Jury finds former Viking Stu Voigt guilty of bank fraud charge

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A federal jury has convicted a former Minnesota Viking and his business partner on fraud charges in connection with a scheme that prosecutors say bilked investors out of millions of dollars.

The jury found former Vikings tight end Stu Voigt guilty of one count of bank fraud and not guilty of another bank fraud charge. The jury also convicted his business partner, Jeffrey Gardner, on all but one of the nearly dozen charges he faced.

Jurors reached the verdict Friday afternoon following 2 1/2 days of deliberations at U.S. District Court in Minneapolis.

Gardner was accused of using money invested in his Hennessey Financial LLC for commercial real estate projects to pay off prior investors and other debts instead of financing new projects. He faced multiple charges of mail fraud, conspiracy to commit mail fraud, bank fraud and making false statements on a loan application – he was found not guilty on one of the false statement charges.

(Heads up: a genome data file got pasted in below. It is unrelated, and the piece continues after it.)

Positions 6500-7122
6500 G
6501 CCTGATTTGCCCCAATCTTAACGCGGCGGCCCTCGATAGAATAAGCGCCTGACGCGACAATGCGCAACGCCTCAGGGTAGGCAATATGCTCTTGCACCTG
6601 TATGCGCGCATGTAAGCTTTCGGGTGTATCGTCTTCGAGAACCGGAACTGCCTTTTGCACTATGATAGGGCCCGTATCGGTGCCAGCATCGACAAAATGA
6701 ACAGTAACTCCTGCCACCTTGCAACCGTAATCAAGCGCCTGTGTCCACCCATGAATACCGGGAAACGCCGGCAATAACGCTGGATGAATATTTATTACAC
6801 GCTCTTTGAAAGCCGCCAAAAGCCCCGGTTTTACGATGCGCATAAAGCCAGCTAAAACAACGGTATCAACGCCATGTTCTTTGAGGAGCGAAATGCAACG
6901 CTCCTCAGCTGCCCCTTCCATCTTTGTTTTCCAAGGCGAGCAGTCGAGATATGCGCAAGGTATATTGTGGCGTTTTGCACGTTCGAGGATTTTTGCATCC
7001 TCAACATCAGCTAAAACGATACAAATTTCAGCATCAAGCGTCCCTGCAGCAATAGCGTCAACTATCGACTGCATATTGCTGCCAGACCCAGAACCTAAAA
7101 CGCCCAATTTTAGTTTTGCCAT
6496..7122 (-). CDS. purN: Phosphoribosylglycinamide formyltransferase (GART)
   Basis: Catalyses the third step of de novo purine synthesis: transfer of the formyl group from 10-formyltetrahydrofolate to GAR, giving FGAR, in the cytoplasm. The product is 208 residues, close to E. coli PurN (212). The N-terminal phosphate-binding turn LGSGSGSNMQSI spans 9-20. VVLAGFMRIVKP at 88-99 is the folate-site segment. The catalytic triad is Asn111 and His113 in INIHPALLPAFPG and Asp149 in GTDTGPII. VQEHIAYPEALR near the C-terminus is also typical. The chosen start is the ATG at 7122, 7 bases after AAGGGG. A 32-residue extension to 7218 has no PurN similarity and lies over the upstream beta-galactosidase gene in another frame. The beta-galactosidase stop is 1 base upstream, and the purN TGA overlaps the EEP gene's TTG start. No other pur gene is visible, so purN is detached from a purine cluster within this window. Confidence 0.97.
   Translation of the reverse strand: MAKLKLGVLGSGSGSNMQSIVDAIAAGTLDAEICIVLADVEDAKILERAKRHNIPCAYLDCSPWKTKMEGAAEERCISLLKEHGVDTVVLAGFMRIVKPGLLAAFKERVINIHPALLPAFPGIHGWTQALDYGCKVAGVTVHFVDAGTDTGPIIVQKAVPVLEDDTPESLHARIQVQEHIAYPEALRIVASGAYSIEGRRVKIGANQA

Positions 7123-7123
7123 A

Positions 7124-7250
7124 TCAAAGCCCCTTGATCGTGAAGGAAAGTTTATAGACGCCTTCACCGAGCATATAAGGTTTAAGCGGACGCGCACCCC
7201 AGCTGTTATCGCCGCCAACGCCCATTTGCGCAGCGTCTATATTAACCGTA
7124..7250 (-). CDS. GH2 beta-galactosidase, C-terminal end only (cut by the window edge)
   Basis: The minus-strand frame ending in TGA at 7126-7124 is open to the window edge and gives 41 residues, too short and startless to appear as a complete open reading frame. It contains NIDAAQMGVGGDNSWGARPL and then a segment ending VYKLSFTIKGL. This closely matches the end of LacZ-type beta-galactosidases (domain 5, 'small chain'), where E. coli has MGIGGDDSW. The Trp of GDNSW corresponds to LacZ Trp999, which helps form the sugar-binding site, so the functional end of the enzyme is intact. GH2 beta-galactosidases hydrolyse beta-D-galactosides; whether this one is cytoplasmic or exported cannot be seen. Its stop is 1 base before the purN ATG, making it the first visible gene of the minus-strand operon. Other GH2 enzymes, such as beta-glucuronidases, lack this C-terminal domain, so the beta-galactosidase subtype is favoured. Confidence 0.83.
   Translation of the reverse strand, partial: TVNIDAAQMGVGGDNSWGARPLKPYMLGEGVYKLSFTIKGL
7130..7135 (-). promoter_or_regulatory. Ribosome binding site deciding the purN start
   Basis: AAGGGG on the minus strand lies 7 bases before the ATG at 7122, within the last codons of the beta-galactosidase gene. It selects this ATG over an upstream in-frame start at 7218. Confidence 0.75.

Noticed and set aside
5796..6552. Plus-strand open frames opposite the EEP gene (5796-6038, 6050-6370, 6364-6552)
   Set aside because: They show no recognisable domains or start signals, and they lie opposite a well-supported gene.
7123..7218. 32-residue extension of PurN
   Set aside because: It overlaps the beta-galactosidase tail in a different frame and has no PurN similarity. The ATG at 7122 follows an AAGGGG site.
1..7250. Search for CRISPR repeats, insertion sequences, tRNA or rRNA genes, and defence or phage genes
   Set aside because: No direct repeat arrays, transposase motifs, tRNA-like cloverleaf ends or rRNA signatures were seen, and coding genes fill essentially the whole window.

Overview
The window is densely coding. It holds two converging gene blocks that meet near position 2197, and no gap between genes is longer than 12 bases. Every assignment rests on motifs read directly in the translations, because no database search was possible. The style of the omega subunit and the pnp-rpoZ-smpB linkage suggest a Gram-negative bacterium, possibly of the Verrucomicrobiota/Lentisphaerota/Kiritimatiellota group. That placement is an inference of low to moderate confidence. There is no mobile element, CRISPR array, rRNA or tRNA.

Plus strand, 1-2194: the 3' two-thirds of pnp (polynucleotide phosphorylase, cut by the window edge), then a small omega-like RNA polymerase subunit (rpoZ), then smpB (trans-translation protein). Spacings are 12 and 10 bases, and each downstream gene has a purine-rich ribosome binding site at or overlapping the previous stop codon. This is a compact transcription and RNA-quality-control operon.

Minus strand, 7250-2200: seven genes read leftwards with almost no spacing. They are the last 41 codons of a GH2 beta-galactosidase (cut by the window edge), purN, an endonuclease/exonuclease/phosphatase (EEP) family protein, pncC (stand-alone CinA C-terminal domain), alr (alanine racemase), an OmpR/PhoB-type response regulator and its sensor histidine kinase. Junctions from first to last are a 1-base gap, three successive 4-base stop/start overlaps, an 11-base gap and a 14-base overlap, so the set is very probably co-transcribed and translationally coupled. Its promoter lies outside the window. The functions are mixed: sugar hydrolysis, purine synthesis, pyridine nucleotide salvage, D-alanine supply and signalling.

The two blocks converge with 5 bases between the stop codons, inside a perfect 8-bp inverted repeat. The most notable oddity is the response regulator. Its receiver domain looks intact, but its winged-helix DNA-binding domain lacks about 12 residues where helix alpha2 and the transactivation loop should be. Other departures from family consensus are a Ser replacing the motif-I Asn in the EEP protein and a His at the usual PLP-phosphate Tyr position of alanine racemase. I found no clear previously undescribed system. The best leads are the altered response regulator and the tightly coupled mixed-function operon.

KARE 11 reports authorities accused Voigt, while he was chairman of First Commercial Bank in Bloomington, of not disclosing debts Gardner owed him when Gardner applied for a line of credit.

One of Voigt's attorneys, Andrew Birrell, argued that Voigt didn't intend to defraud anyone. The Star Tribune notes that Birrell claimed Gardner's presentation to the bank included a note that his statement did not include $12 million in liabilities.

Birrell asked why Voigt, "the guy with the biggest share in the bank" would decide to defraud it.

Voigt played for the Vikings from 1970 to 1980.

The Associated Press notes that both men will be sentenced later.

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